Reviews of non-fiction books
The older I get, the more I realise how much I don’t know. It is frustrating, no longer being a know-it-all! So I compensate by reading as much as possible about what I am most interested in: the human condition, economics, ideas, philosophy and politics, or rather understanding how politics have, and is, failing democracy. I am particularly interested in understanding how power corrupts and trying to understand what we need to change, as humankind, rather tentatively, enter the age of comprehension and humility. For more reviews of non-fiction books check out my goodreads page.
Lara Tingle - "Follow the Leader" (Quarterly Essay)
“We should expect our leaders to help rebuild the national debate and protect other voices within it.”
Tingle discusses different aspects of the leadership dichotomy, including how the intensity of media scrutiny has made our leaders into personalities where their substance drowns in the incessant demand for news and twitterable “sound” bytes.
For a complete review of both this and Michelle Grattan’s book: The Knowledge Solution – click here.
Michelle Grattan - "The Knowledge Solution"
I love the opening paragraph of Michelle Grattan’s ‘Knowledge Solution:’ “It is a paradox of our modern democracy that we have the conditions and tools to enable our political system to work better than ever before, yet all that seems to be discussed today is its dysfunction.” Her book is an anthology and includes an interesting mix of contributors, some dating back four years, most previously published but no less interesting in the context of the book’s subtitle: ‘What’s wrong and how to fix it’. For a complete review of both this and Lara Tingle’s Quarterly Essay – click here.
Mark Colvin - "Light and Shadow: Memoirs of a Spy's Son"
Even if you don’t know the name, you will remember the mellifluous soothing voice of the late Mark Colvin – ABC foreign correspondent for decades, including presenter on Four Corners, Lateline and many more. A legend of good old fashioned journalism at its best. He sadly passed away far too early in 2017. His autobiography – ‘Lights ad Shadow: Memoirs of a Spy’s Son’ is a terrific read. From covering the American hostage crisis in Tehran in 1979 to the Rwanda genocides in 1992, Colvin reported first hand from some of the most pivotal moments of recent history. His anecdotes about those early days of his illustrious career are fascinating insights into how much technology has changed journalism and how the media works. Like many other autobiographies by media people it is light on personal insights, except for the at times fractured but enduring and ultimately loving relationship with his father, who was a spy for British Intelligence, but without Mark and his sister knowing until well after their dad was retired. It adds an extra dimension of intrigue to some of the dramatic world events that Colvin witnessed. The book is as well written as you’d expect from a man who lived his by the word. I listened to it on Audible which added to the enjoyment as hours upon hours of listening to his voice is about as calming as it must have been for Americans to hear Walter Cronkite in the sixties and seventies. May they both rest in peace – we need more of their kind now than ever! Available as paperback or to listen on Audible.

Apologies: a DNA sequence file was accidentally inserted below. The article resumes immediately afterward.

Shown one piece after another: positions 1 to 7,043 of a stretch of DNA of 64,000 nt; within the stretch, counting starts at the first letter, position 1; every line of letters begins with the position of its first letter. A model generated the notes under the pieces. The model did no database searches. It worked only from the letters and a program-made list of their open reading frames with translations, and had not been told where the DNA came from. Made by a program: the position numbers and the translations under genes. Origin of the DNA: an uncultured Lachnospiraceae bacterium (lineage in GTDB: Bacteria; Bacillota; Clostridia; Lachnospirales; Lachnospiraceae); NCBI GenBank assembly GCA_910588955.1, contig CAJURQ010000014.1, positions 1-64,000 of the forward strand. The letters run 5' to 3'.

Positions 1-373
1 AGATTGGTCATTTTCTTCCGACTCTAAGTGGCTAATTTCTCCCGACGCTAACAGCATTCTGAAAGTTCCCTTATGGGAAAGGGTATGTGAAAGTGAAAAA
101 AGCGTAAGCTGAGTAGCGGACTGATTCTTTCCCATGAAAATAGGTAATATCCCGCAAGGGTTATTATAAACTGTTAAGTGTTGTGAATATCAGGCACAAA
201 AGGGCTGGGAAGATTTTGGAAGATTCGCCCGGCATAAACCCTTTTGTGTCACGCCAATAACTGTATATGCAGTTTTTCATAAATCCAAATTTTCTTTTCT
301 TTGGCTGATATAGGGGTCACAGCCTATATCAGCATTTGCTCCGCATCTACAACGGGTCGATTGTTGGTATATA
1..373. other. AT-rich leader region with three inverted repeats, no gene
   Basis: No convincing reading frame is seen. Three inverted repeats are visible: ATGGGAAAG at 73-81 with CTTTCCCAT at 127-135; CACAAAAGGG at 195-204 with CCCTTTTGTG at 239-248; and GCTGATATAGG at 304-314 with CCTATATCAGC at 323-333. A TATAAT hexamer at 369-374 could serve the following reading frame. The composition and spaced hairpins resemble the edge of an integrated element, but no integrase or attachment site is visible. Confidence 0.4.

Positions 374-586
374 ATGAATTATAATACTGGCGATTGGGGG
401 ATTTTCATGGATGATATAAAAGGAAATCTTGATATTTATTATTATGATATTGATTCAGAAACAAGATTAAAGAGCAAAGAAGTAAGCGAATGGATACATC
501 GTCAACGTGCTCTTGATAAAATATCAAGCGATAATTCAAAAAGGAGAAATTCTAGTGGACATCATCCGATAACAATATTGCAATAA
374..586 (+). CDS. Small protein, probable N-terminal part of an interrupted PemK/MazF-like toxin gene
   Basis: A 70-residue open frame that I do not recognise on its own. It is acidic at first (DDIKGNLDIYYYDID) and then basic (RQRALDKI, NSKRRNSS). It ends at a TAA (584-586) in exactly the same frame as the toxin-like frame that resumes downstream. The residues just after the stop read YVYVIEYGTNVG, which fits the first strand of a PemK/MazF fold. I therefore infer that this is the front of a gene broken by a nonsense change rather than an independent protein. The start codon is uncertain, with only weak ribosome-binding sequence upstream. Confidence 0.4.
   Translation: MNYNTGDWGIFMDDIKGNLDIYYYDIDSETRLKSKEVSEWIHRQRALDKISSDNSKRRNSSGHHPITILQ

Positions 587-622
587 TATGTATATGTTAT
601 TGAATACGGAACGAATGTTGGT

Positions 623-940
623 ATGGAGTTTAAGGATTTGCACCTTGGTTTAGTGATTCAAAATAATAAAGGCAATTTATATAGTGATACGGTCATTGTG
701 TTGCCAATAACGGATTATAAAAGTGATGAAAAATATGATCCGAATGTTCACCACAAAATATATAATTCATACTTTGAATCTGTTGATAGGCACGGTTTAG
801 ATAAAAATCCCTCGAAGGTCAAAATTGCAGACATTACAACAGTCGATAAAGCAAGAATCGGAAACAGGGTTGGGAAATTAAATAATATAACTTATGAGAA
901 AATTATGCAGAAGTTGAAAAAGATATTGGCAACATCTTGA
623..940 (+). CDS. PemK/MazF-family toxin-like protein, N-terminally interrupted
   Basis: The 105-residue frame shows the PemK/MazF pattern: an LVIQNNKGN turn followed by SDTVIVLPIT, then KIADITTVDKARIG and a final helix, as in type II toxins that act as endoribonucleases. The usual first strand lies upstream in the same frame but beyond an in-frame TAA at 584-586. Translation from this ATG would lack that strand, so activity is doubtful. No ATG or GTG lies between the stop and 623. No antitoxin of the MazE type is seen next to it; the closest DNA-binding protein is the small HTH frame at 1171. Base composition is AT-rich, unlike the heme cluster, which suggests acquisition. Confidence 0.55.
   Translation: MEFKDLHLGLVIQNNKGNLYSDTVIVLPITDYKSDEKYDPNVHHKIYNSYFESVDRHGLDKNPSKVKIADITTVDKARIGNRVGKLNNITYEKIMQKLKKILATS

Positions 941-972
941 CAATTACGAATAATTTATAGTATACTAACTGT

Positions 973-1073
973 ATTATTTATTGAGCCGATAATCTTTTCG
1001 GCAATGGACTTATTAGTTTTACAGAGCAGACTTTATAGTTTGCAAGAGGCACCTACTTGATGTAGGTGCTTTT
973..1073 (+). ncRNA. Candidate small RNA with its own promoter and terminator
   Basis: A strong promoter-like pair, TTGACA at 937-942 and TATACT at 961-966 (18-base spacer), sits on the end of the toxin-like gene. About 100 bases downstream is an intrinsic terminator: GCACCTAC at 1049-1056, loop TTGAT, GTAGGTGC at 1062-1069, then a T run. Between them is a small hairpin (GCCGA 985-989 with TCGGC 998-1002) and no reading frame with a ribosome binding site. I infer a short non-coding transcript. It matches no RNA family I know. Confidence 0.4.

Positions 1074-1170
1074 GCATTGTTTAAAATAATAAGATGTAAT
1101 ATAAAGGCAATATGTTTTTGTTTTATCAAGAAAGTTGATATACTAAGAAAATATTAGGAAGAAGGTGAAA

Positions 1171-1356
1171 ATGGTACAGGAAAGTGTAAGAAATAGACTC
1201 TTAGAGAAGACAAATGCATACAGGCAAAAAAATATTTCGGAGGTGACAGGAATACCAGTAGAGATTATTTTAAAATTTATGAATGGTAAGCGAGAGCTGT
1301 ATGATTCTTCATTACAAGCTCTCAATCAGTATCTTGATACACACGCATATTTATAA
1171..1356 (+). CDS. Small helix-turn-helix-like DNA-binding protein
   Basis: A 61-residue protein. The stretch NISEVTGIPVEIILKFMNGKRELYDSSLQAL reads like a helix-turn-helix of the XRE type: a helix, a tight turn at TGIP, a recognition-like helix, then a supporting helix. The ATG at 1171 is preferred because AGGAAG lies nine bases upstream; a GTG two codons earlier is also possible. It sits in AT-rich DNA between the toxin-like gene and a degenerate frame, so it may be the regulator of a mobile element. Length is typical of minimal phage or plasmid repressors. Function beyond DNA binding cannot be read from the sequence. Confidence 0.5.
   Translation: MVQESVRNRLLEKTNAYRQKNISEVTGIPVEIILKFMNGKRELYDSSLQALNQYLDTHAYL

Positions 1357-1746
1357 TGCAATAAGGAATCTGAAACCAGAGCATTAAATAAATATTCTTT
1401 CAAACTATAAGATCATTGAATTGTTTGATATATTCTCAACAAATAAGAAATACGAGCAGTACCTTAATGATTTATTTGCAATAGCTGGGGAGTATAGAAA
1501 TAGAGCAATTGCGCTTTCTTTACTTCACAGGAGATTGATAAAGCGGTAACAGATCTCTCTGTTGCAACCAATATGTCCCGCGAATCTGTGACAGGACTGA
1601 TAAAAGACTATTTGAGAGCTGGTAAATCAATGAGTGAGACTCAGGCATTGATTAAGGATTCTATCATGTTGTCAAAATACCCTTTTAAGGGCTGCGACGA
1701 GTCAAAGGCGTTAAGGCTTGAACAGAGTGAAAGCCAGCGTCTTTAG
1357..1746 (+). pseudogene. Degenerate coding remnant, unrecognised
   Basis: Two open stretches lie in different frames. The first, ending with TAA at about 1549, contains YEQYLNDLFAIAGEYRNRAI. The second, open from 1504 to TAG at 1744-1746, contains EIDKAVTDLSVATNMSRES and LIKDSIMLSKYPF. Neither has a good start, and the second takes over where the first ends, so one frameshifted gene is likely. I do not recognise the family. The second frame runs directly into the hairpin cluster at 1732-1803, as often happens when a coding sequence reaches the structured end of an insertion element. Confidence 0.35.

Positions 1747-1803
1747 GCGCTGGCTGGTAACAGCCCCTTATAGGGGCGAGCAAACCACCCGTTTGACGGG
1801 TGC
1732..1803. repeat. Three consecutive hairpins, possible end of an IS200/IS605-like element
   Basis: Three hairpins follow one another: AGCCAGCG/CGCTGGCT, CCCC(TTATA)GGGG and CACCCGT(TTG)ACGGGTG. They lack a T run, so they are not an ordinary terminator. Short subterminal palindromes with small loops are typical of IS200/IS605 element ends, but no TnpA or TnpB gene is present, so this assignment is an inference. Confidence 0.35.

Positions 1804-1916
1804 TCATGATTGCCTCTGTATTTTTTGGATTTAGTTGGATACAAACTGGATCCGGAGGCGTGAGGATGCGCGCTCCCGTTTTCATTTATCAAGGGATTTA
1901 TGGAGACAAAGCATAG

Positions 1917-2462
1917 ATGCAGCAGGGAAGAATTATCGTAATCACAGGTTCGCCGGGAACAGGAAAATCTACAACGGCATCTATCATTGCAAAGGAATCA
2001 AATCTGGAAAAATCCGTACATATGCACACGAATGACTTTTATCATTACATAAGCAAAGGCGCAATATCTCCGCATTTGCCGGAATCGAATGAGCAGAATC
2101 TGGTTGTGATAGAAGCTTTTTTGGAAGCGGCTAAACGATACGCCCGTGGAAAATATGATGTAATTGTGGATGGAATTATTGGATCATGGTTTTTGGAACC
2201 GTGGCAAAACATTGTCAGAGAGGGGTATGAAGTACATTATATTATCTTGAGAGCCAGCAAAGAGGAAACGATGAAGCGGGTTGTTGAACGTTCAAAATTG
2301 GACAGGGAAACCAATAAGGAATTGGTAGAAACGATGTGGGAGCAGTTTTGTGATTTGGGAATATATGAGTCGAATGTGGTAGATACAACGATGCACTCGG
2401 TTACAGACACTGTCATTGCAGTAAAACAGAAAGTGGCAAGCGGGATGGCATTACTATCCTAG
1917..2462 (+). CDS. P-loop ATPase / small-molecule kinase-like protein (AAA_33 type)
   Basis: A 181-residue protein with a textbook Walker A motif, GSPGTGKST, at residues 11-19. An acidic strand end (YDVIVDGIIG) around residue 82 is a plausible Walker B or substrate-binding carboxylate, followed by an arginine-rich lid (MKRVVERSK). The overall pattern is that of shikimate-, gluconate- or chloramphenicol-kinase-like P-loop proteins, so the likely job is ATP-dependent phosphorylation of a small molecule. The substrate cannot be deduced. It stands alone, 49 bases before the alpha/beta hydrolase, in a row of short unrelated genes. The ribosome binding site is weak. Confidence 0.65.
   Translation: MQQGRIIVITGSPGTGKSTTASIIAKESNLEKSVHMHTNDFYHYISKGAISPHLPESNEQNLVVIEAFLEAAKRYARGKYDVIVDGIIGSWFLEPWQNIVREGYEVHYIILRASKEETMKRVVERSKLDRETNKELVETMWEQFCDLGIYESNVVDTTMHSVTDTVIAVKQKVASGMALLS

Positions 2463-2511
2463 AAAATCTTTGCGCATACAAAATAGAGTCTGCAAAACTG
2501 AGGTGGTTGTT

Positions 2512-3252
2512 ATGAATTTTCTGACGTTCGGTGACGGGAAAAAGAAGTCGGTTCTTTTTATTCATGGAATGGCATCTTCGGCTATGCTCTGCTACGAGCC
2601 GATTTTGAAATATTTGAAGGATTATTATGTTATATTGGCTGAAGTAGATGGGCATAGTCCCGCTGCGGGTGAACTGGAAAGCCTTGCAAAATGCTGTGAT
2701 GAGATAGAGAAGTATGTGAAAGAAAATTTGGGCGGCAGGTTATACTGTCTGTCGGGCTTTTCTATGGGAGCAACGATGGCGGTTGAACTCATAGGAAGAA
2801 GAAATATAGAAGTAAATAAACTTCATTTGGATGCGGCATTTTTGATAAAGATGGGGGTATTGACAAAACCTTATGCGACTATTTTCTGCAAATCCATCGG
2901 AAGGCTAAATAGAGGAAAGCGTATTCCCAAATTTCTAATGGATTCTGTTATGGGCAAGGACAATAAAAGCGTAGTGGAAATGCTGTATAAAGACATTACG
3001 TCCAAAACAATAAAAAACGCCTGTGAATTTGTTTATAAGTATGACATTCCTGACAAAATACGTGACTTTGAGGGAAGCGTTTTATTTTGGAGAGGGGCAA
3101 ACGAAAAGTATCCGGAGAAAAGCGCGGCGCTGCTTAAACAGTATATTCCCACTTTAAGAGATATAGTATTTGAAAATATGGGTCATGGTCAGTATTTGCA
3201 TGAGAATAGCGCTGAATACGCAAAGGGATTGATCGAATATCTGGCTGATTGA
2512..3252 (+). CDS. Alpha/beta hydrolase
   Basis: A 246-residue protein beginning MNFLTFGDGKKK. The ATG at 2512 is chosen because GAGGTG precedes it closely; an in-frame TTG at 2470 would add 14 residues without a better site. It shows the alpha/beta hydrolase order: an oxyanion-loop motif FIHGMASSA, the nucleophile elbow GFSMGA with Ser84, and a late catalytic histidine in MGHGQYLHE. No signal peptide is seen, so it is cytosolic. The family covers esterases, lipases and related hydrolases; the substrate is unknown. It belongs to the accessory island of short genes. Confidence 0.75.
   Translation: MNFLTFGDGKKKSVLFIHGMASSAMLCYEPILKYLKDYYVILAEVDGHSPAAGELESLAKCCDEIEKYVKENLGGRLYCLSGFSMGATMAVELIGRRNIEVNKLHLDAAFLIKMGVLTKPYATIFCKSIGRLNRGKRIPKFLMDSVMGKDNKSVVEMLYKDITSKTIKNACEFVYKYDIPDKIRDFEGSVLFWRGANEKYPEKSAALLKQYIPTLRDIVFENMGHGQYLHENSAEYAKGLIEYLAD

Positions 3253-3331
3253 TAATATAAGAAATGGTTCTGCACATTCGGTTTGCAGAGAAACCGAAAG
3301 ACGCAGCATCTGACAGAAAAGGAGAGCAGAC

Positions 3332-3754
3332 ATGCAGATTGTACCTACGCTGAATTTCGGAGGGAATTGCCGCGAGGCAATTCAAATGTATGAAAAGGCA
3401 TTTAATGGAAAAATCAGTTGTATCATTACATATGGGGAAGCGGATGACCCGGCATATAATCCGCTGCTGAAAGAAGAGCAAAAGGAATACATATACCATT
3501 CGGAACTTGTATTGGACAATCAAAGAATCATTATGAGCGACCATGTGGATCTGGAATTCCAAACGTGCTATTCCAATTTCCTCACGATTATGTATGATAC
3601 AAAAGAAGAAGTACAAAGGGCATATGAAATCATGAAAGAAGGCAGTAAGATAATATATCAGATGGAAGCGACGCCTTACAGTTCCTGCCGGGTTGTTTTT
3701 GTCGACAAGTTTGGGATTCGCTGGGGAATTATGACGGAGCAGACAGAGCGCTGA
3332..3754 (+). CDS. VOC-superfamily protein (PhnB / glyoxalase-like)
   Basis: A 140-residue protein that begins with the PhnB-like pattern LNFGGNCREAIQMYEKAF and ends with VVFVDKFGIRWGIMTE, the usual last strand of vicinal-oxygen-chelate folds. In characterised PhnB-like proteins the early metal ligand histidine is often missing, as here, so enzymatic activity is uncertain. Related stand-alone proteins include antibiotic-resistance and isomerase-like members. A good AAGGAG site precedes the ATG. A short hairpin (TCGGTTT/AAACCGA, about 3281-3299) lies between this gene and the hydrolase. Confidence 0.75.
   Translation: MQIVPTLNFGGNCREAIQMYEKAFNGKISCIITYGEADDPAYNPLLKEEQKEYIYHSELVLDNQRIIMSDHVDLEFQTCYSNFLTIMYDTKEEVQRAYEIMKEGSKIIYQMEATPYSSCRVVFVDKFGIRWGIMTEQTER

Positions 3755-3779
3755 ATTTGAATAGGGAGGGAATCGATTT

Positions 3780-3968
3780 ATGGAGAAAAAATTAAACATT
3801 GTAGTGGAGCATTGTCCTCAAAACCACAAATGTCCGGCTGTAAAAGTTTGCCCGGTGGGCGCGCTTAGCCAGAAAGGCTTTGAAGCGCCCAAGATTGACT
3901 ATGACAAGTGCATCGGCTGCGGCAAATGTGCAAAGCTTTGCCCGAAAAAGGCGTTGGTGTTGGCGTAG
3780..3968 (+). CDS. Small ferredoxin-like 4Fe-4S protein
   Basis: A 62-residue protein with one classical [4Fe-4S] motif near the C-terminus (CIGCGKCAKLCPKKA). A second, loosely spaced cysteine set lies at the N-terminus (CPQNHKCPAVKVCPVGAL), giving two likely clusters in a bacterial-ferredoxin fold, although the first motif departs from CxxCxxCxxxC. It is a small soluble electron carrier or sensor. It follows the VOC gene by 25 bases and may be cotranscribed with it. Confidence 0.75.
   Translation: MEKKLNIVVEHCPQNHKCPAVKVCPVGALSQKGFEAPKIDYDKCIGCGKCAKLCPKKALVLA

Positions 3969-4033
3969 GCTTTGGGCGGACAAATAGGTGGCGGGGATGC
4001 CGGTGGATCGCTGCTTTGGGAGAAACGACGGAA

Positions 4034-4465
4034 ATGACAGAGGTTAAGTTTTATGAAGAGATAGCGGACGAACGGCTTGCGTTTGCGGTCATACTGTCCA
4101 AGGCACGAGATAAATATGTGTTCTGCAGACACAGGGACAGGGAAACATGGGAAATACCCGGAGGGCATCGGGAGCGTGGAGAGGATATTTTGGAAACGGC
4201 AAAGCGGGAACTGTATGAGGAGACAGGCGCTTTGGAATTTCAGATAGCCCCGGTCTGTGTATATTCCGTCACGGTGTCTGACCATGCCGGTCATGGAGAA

David Leser - "To Begin to Know: Walking in the Shadows of my Father"
From the self serving grandiosity of Conrad Black to the raise and mysterious demise of Robert Maxwell, I have always enjoyed reading about people in the media. David Leser is neither self serving, nor mysterious, and he has written an at times brutally honest account of his life as a journalist, being a son, and being a husband and a father. Told with much wit and insight, his story cleverly uses world events and the many fascinating people he has met along the way as a backdrop to his own journey. Having spent much time in Jerusalem, a proud, but somewhat agnostic Jew, he agonises over the conundrum that is the Israel oppression of the Palestinian people. He serves up fascinating tidbits of the very long list of people he has interviewed and written about, not shying away from having opinions about those that may not share his own values, yet without malice or the hubris prevalent in the media world he inhabits. His meetings with Allan Jones are told with humour and due reverence to the enigmatic, self important and influential radio host. (That Jones sued Leser for the article he wrote about him speaks volumes about the narcissistic paranoia of Jones, but that is another story, and not one Leser himself dwells on to his credit.) David is equally candid about his own demons, not least in the way he describes the at times fractious, but fundamentally loving, relationship with his mercurial father, the long-serving CEO of Conde Nast, one of the world’s largest media companies. He weaves the story of his family, fortunate survivors of the Holocaust, into that of his own at times painful pilgrimage of self-discovery. In summary, this is not so much an autobiography but a ripping yarn about a passionate, deeply caring, word- and world-wise man, worts and all. Do your self a favour and read it! Save a tree – read it on your tablet, ipad or book-reader.
A C Grayling - "Democracy and its Crisis"
A C Grayling writes well, he is easy to follow, although at times a bit too academically “heavy”. He is logical and he puts democracy in context of history and of the times we live in. Understandably it is focused on the Westminster system and the UK, but much is also relevant to Australia. Where it falls a bit short is in proposing solutions, there are books that do that much better. Even blueprints for change, just sayin’….